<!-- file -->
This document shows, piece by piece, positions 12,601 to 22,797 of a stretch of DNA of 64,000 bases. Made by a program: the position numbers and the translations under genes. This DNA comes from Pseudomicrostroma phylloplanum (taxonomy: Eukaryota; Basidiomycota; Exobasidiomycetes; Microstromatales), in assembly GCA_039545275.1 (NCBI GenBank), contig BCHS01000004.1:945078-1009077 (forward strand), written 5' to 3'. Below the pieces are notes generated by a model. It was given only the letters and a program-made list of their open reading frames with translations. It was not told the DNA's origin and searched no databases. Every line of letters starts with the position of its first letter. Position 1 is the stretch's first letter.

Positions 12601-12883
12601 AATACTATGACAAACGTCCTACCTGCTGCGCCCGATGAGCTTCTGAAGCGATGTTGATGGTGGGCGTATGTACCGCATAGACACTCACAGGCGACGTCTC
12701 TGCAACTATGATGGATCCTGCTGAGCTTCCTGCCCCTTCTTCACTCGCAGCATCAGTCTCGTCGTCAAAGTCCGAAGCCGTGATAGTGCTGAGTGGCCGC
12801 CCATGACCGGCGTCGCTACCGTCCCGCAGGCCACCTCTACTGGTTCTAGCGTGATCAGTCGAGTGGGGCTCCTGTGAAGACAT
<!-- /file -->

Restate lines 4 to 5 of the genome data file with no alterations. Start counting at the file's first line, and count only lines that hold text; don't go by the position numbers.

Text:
12701 TGCAACTATGATGGATCCTGCTGAGCTTCCTGCCCCTTCTTCACTCGCAGCATCAGTCTCGTCGTCAAAGTCCGAAGCCGTGATAGTGCTGAGTGGCCGC
12801 CCATGACCGGCGTCGCTACCGTCCCGCAGGCCACCTCTACTGGTTCTAGCGTGATCAGTCGAGTGGGGCTCCTGTGAAGACAT